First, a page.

As a full-time graduate student who is also a parent of a young child, I often find myself with limited windows of time to complete everything that I want to get done. Surely many of us in the world of academic philosophy, or other academic disciplines, have had the experience of sitting down at our computer, with the intent of getting some “real work” done, and then finding ourselves wrapped up in answering emails, reading our favorite academic blog posts, searching academic databases for new journal articles on our area of interest, not to mention the less professionally respectable activities of browsing Facebook, shopping online, etc. Before we know it, the workday is over, and we’ve accomplished only a fraction of what we had in mind. With this experience becoming increasingly common for me, and thus increasingly frustrating, and with a dissertation looming overhead, I decided that I needed a plan. What I lacked, I thought, was structure, a system for using my time efficiently and effectively.
When it came time to select a time-management system, I decided to start at the website of my old friend, Jason Clegg. Jason and I have known each other since middle school, and over time he’s developed into something of an expert on efficiency and effective time-management. Recently, he’d written about a system that he uses, the Pomodoro Technique. He described it in detail on his blog, and it sounded pretty easy. More importantly, this guy gets a lot of stuff done in short amounts of time, so he must be doing something right. I decided that if it’s good enough for him, it’s good enough for me, and I’ve been trying to implement some version of this system for a couple of weeks.
The purpose of this journal is to share with you some of my experiences with adapting the Pomodoro Technique to the needs of an academic professional. As I move forward, I’ll share with you some of what I’ve learned. Hopefully, my experience will help you to decide whether this system can work for you. Already, I can share a couple of things I’ve realized about using this system in the academic world:
1. Get a kitchen timer that doesn’t do anything else.
One thing Jason highly recommends is that you time your intensive work segments with a simple, kitchen timer. Not realizing how important this actually was, I figured “I’ll just use my watch, that’ll be fine.” Oh no, my friends, the watch (or the laptop clock, or the phone) are no good. The main problem with alternative timing methods is that these devices don’t ring when you’re done, so it’s easy to get absorbed in something, and blow right through your 25-minute interval. At one point, I hit 50 minutes on one thing without even realizing it. This is a problem, since part of the philosophy behind this system is to work in short, highly focused bursts. You really need that “Ding!” at the end of 25 minutes to remind you to stop, especially if you are like me and you tend to get absorbed in your writing. The next step for me, without question, is to purchase a kitchen timer specifically for my Pomodoro system. I’ll keep you posted on the difference this step makes for me.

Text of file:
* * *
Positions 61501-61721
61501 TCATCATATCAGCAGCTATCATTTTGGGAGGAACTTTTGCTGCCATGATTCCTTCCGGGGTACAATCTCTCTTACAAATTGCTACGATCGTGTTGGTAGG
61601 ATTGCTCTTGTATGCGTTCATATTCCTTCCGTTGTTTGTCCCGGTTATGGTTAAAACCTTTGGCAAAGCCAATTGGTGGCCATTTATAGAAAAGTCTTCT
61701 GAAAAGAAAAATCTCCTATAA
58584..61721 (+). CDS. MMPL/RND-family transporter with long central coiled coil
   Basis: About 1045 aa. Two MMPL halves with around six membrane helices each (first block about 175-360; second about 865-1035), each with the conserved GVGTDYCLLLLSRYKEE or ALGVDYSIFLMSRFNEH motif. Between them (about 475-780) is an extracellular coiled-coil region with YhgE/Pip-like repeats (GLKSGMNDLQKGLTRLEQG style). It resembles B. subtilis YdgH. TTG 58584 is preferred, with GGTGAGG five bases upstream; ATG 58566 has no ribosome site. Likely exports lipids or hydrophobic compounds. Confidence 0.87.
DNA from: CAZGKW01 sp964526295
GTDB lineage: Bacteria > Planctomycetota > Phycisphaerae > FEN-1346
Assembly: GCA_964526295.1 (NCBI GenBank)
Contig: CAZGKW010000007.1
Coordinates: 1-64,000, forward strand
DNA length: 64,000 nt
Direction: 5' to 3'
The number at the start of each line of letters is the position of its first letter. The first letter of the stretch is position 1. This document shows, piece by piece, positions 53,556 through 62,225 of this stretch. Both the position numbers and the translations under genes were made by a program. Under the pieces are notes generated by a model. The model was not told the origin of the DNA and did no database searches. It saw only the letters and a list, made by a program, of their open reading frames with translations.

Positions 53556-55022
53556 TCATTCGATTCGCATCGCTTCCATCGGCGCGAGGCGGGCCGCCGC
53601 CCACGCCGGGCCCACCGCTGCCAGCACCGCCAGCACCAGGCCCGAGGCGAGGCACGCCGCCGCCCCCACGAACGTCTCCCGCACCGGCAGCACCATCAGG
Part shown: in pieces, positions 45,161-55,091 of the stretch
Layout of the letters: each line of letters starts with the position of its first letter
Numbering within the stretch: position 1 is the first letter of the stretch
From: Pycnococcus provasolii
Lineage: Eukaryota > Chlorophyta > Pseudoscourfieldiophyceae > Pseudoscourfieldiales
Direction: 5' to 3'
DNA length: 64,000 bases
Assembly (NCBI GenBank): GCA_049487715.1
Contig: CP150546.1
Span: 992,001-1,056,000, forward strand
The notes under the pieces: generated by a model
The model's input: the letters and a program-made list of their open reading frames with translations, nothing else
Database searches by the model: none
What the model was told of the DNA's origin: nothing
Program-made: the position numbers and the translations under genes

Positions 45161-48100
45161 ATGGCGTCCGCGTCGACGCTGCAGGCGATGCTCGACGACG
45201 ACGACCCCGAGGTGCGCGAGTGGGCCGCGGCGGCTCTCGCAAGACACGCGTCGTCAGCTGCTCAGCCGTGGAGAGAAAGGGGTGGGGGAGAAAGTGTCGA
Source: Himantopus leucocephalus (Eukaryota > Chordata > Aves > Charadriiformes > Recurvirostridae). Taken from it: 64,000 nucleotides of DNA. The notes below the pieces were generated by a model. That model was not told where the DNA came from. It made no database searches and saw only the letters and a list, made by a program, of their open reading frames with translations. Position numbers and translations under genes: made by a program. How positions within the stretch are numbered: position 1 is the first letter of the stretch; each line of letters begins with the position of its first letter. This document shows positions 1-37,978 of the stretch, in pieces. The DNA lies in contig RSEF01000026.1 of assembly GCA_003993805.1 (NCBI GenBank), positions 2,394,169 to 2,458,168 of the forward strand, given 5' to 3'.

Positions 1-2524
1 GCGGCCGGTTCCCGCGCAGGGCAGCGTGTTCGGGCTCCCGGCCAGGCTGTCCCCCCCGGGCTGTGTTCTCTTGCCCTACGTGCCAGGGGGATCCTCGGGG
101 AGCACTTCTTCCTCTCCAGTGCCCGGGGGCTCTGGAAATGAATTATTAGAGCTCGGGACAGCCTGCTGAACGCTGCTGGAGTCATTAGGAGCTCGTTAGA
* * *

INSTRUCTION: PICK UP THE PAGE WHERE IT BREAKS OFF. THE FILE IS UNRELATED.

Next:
2. You should time your breaks, and get up from your desk to take them.
The Pomodoro System is described in terms of 25-minute intervals of intense, focused work, followed by brief, 5 minute breaks that involve getting up and away from the computer. I cannot stress enough how important both of those things are. It’s way too easy to start a break by logging into your email, or some other insidious time-waster, and before you know it, it’s been 8 minutes, and you still haven’t even left your desk. When that timer goes off, get up, and be back in 5 minutes. I’ve considered playing with the breaks a bit, and giving myself 7 or 8 minutes instead, so one thing I’ll be reporting about in the future is whether the longer breaks are helping, or hampering my efforts. So far, however, Jason is right. Your break must be brief, and it must include getting up from your desk.
3. There are times when the Pomodoro Technique seems disruptive.
One reason that I’ve decided to blog about the Pomodoro Technique as a tool for academic time-management is that it seems to be a technique that is better suited to office and business environments. Not every academic task can be easily completed in only 25 minutes. Sometimes I need to sit at my desk for an hour straight, and really dig in to something I’m writing. And yet this system demands that at the 25 minute mark, I stand up, and take a break. In the coming weeks, I’ll experiment with both sticking to the Pomodoro technique for these types of projects, and abandoning it in favor of longer work intervals. I’ll also experiment with a “bundling” technique, where multiple 25 minute intervals are grouped together, and the 5 minute breaks that they require are similarly bundled when these longer sessions end. Maybe this will work, maybe not. There’s only one way to find out, and I’ll let you know how it goes.
If you’re like me, an academic who has a lot of irons in the fire, and a limited amount of time to hammer them out, stay tuned as I explore the effectiveness of the Pomodoro Technique for academic time-management. With any luck, we can both learn to be a little more efficient as a result.
About the Author
Elijah Weber is a graduate student at Bowling Green State University. He holds a Master's degree in philosophy from Colorado State University, and Bachelor’s degrees in sociology and philosophy from Chapman University. He currently lives in Ann Arbor, Michigan with his wife Laura, his son Brandon, and two cats.